02/12/2010

When you buy marketing services, you will probably work with creatives — marketing people, designers and ad guys. They may not always appear to talk the same language but, says Mark Rollinson, All About Brands' Creative Director, they’re always willing! Stick to our top tips and you’ll have them working for you and not against you!

We have all had to deal with them. I’m sure you know the type. They’re those art directors, designers, writers and marketing consultants who have their own ideas about how everything should be done. Think child genius with a petulant streak and you’re not far off the mark. They call themselves creatives, and you have the job of bringing the best out of them.

Oh, sure, they listen to you, but you can tell they secretly think you’re an idiot. If you insist on them doing things your way, they get upset and pout to the point you want to throw them out of the window.

Creative people are also experts in the art of time wasting. They are curious by nature and are easily distracted from the task in hand. In my experience this is something you have to live with. Trying to manage creatives like you manage other members of your team will just not work.

Over the years, I’ve worked with a whole range of talented creative people and I’ve learned how to work with them rather than against them. If you get it right it can actually be an enjoyable experience.

1. Work with the cleverest people

If you’re putting together a team, don’t be afraid to be the dumbest person in the room. I have regularly been the dumbest person in the room and actually felt completely undaunted. Great creatives aren’t just good at coming up with brilliant ideas. They’re good at explaining them, debating them, and also seeing other people’s points of view.

The creatives who give you the most headaches tend to be the ones with limited talent who can’t string a sentence together to back up their thinking. They tend to sulk at the slightest challenge to their creative genius. My advice, shoot them!

There is also another advantage to being the dumbest person in the room and that is I usually find smart people don’t have as much common sense as me. Sure they are coming up with great ideas and can debate the brilliance of their ideas for hours but at some stage you are going to need to create a practical plan and suddenly you will find all eyes turning to you for direction.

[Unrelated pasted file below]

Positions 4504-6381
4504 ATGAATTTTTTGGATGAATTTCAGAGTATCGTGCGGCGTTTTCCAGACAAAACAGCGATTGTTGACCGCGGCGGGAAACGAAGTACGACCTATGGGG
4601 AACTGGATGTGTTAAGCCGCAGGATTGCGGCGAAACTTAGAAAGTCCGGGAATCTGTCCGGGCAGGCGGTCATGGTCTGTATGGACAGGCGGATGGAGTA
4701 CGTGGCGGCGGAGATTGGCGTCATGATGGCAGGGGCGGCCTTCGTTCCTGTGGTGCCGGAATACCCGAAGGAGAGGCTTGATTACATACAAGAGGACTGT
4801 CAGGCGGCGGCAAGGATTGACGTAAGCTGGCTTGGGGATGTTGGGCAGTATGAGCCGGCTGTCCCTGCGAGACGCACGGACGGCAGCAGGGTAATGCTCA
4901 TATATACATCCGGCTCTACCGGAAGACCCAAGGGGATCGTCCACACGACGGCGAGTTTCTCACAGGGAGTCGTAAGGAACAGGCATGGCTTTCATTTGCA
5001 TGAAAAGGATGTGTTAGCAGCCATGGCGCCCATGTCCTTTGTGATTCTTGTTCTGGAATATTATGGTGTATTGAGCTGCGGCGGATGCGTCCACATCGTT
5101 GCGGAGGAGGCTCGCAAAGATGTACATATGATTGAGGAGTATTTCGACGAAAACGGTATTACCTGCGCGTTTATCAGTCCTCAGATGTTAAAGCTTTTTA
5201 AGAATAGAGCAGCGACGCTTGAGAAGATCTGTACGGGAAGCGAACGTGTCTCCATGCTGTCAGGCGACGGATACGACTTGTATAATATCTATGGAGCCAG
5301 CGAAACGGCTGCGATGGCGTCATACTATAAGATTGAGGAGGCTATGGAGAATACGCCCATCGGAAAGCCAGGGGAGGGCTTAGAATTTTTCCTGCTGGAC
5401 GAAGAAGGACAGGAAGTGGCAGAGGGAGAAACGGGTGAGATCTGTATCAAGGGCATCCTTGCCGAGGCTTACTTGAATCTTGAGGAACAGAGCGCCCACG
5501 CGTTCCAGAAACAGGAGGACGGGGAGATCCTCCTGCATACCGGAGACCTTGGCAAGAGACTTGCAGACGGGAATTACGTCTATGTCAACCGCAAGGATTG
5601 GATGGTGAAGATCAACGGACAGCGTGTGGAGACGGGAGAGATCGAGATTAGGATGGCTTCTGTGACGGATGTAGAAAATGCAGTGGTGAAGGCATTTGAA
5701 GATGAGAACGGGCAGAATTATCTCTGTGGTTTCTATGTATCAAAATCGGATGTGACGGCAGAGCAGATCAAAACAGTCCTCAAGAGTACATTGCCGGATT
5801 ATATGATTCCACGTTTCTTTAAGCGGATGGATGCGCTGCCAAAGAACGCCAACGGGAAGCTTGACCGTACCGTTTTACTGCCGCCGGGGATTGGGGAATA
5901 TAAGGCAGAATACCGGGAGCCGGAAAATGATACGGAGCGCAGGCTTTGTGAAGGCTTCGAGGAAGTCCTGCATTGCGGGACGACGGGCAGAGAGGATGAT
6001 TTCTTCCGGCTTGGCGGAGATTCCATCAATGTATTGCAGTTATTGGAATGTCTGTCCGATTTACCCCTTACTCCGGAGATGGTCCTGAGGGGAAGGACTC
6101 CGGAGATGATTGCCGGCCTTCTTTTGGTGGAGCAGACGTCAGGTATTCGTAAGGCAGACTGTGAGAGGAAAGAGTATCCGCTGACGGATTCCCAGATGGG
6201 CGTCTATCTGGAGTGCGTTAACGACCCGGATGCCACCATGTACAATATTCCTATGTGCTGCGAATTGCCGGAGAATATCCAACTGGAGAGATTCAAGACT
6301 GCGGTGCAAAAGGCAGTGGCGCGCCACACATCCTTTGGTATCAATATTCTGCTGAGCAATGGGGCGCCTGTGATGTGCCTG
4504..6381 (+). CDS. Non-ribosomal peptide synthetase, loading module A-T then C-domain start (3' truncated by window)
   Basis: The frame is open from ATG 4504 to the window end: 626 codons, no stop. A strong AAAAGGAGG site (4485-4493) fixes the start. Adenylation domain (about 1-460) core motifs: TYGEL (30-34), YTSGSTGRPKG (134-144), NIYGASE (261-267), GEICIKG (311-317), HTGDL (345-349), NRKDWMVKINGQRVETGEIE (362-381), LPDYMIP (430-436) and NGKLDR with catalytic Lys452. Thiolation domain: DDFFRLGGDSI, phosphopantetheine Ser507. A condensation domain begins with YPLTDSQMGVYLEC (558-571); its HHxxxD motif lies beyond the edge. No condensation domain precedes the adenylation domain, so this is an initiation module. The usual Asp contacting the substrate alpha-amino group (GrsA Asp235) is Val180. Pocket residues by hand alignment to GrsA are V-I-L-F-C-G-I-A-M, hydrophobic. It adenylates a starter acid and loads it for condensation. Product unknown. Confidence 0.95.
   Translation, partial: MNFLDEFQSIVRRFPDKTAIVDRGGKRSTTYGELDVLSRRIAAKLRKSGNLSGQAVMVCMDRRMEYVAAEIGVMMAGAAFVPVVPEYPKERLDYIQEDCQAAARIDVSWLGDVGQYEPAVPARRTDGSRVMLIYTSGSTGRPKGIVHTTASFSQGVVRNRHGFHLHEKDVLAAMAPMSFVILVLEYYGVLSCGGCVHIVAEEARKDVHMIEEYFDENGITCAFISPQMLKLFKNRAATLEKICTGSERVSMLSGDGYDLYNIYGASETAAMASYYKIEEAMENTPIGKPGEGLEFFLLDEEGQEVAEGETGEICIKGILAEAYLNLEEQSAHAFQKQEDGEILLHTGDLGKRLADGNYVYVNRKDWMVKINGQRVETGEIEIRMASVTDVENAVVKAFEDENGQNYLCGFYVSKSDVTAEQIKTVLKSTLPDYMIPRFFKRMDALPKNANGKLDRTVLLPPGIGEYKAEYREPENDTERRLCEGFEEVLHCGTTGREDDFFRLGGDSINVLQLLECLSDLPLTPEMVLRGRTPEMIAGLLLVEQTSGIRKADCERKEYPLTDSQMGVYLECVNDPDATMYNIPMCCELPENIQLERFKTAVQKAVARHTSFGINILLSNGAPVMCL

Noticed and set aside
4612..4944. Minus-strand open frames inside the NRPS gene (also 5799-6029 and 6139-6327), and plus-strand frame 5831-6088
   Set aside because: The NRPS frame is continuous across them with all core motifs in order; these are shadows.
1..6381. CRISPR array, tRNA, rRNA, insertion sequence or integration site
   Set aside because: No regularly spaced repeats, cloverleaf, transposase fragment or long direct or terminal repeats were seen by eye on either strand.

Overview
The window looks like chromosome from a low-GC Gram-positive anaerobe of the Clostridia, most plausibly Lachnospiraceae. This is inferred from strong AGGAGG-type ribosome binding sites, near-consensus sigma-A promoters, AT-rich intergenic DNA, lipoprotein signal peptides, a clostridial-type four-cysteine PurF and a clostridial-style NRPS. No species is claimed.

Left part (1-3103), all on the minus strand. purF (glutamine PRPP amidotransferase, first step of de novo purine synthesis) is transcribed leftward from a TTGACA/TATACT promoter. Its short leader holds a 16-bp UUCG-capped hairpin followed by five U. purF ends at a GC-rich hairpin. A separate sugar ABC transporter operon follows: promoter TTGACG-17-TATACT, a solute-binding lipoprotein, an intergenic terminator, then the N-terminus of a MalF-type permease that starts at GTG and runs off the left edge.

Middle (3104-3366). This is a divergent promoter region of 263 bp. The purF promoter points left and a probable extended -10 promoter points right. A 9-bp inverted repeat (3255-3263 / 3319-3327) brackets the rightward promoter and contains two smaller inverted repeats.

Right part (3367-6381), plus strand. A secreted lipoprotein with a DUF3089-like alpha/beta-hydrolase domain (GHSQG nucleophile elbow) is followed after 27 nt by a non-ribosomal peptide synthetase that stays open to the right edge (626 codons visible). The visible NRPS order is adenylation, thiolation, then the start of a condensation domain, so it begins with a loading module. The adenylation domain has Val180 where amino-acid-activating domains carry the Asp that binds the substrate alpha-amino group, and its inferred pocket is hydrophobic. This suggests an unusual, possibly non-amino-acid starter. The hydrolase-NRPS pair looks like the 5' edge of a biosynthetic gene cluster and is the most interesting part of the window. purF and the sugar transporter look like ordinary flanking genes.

So the trick is to let them exhaust themselves of ideas and burn themselves out in debate. This is the stage when become compliant and obedient and you can easily bend them to your will.

2. No such thing as a bad idea

Rule Number One of brainstorming is, “there is no such thing as a bad idea”. No notion should be too far out, and no idea too crazy. I can’t tell you how many times I’ve participated in brainstorming sessions where someone blurted out a crazy idea, and someone else followed the thread until it led to the idea we all decided to implement.

Occasionally getting the dumb ideas out of the way serves to clear our minds so that a really great idea can come bursting forth. And sometimes one stupid notion becomes the inspiration for an innovative, groundbreaking plan.

This kind of thinking can only happen in an environment where all ideas are welcome. Bear in mind that ideas are fragile at birth, so let them breathe a while and avoid shooting them down when they are first born, no matter how outrageous they sound.

3. Work as a team not individuals

If you’ve handled the brainstorming right, you end up with a long list of concepts to explore. Some are hopeless, but others may be diamonds in the rough. It may be tempting to decide on your own which concepts to develop. Don’t do it.

The trick is to let the whole group decide what’s useable and what’s not. It will take a bit more time and there may even be some heated arguments, but commit to coming to a consensus, you will always be better off. Your end product will be stronger because of the range of ideas you’ve brought together and most importantly your creative teams egos will still be intact and they will feel valued and respected.

4. Look for the positives

This is sometimes harder than it sounds. You’re looking at the creative output that the team has placed in front of you. Allegedly it’s based on the brainstorm you were part of. Try as you might you don’t recognize it. At this point it is quite easy to lose your temper and throw your toys out of the pram. Don’t do it.

Search for something positive you can say at first, even if it’s the colour, the typeface chosen or even the paper. You need just one small positive comment and then you can really lay into the rest of the concept. This small crumb of comfort is key to preventing your creative team, from either punching you or bursting into tears. It’s sometimes useful to repeat the positive at the end of the meeting, “I love the paper you used to draw that on”.

5. Stroke them

It’s important for creative types to feel wanted and valued. You will find you have to praise them more than you scold them. Creatives don’t really like being told off. They like a nice secure and stable environment. The only chaos they like is in their own heads. Make sure they feel valued and make sure no matter how small a role they may play, they feel like they have contributed and that their contribution is valued.

Follow these rules and you may find that mad world of the creative helps you and your business thrive.


All About Brands (AAB) is a group of international companies collectively dedicated to building business value for clients through the effective development and management of their brands. To find out more visit www.aabplc.com


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